Asia needs more transport infrastructure. More than the state, which finances the lion's share, can fund. So what more can be done to bring in increased private capital, when investors have so far been mostly disappointed by the returns? Is there a way of breathing new life into the public private partnership (PPP), the most common vehicle for private infrastructure investment?
We think so. Governments need to offer private sector investors more than they can hope to earn from ticket sales on railways or motorway tolls. They should consider sharing the extra tax revenues generated from the increased economic activity that a well-planned new transport link brings to a region.
Such economic benefits are obvious to all. Better transport links help farmers and manufacturers take their goods to market, new industries create jobs, restaurants and hotels spring up, and stations turn into business hubs. As a recent study has shown even school attendance rises. So, while more public money would go into the pockets of the private investors -- the flows can be directly financed by the benefits the infrastructure brings. Both in economic and political terms such schemes are worth trying.
In 2017, the Asian Development Bank estimated that developing Asia would need to invest $26 trillion over the 15 years from 2016 to 2030, or $1.7 trillion per year, to sustain its economic growth. Meeting the demand for such long-term investment is essential to overcome the challenges associated with climate change, urbanization, and aging populations. In the majority of emerging economies in Asia, we see heavy traffic congestion due to the lack of railways, highways, and various modes of public transport. PPP schemes have been promoted for infrastructure development in India, Thailand, and other places in Asia. However, most PPP projects have been disappointing since the rate of return on infrastructure depends mainly on user charges.
Therefore, we need to attract private investors by increasing the rate of return on infrastructure investment. This can be achieved by returning part of the spillover tax revenue generated by infrastructure development to construction companies and investors. The government can provide subsidies to infrastructure investors based on the increase in additional tax revenue.
Investors in infrastructure face a variety of risks including: a change of regime, when the new authorities can stop a scheme; increases in cost, caused, for example, by delays in construction or land acquisition; unexpected shortages in revenue due to lower-than-forecast traffic; and unanticipated expenses, for example noise compensation claims.
Faced with such risks, some investors may try to force the public sector to shoulder a bigger burden. In these cases, subsidies from the government financed by spillover tax revenues can sway the argument for private finance since they can substantially improve the balance of risk and reward.
The economic benefits infrastructure projects generate beyond operating revenues, such as tolls, are clear. For example, ADBI research evidences that a newly launched railway connection in Uzbekistan generated additional growth in regional economic output, including 7% in services, 5% in manufacturing, and 2% in the agricultural sector. An ADBI evaluation of the Southern Tagalog Arterial Road (STAR) highway project in Batangas Province in the Philippines showed that the STAR highway contributed to additional revenue from business and property taxes. Tax revenues increased substantially during the construction period and several periods after the completion of the highway. Similar increases in tax revenues can be observed for Ibann City and Lipa City as greater economic activity in those cities added to tax revenues.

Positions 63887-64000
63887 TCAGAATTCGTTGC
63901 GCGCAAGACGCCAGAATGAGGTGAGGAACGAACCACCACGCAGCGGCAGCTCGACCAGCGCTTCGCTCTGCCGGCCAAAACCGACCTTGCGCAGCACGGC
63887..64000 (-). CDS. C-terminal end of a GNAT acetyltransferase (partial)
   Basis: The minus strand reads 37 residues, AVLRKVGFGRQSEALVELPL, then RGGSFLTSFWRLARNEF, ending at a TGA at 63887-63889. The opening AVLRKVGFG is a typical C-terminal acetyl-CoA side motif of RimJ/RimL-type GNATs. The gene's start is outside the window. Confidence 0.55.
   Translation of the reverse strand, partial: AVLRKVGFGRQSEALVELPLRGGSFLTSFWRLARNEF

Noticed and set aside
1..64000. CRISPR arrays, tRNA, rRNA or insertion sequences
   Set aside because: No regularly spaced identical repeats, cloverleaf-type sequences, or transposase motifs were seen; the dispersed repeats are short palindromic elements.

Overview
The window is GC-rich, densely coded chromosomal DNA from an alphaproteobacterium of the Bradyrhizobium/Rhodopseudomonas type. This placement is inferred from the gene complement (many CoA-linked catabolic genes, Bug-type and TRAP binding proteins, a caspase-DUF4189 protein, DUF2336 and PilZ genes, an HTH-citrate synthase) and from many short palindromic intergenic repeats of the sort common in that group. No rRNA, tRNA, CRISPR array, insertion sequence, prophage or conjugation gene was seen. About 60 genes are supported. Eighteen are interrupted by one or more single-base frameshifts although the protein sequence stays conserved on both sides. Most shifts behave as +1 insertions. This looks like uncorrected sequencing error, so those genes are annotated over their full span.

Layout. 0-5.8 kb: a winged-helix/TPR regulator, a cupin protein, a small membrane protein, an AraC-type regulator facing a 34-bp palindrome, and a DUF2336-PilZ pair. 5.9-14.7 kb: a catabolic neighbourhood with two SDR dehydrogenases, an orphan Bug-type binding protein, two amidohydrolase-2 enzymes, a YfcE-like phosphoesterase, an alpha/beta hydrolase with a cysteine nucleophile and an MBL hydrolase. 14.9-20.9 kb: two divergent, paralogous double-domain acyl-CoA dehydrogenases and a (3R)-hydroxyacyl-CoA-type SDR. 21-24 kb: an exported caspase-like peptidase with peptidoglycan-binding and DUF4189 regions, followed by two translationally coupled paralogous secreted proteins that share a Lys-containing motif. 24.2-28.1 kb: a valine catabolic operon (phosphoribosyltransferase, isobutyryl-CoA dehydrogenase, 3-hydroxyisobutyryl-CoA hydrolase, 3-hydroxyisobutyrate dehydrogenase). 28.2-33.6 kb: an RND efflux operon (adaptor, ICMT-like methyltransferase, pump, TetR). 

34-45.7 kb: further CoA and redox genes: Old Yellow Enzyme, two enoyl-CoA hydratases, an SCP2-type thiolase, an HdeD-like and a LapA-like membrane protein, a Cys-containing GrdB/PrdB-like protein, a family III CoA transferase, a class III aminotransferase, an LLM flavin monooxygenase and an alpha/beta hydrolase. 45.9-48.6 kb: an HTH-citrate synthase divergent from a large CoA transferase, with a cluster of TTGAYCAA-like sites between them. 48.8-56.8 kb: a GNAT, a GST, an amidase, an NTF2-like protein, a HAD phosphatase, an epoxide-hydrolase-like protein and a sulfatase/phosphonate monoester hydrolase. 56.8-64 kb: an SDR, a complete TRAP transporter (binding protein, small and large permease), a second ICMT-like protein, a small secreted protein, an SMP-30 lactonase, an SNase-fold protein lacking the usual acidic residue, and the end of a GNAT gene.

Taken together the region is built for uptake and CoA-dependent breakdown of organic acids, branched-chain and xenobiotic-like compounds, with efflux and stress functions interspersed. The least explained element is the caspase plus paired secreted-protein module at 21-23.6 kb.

If it is possible to confirm with further studies that the such increases in tax revenue is due to the spillover effects of infrastructure, it might be possible to return some of the extra tax revenue to private investors as subsidies. The rate of return to private investors would increase, and, as a result, more funds could be attracted. ADBI estimates for Japan demonstrate that if spillover tax revenues are partly returned to private investors, the rate of return rises by around 40 %. In other words, if the annual rate of return was 10%, it would increase to 14 %.
To enhance efficiency and increase the rate of return, the dividend payment for private investors should not be fixed but should vary from year to year depending on profit levels and therefore on the success of the project. The government should not guarantee any fixed payout levels.
Salary schemes for the staff of such PPP schemes should also be profit-linked to maximise efficiency. Bonus payments need to vary in line with annual profits, and moving down as well as up, to encourage staff to maintain this focus.
Asia urgently needs new models to finance its increasing demand for infrastructure. Rewarding investors with part of the spillover effect of development is one promising way forward. It should be attempted by governments, the private sector, and multilateral development banks throughout the region.
Naoyuki Yoshino is dean & chief executive officer of the Asian Development Bank Institute and Professor Emeritus, Keio University, Japan.Matthias Helble, co-chair, research, at the Asian Development Bank Institute, andUmid Abidhadjaev, project consultant, at the Asian Development Bank Institute, contributed to this article.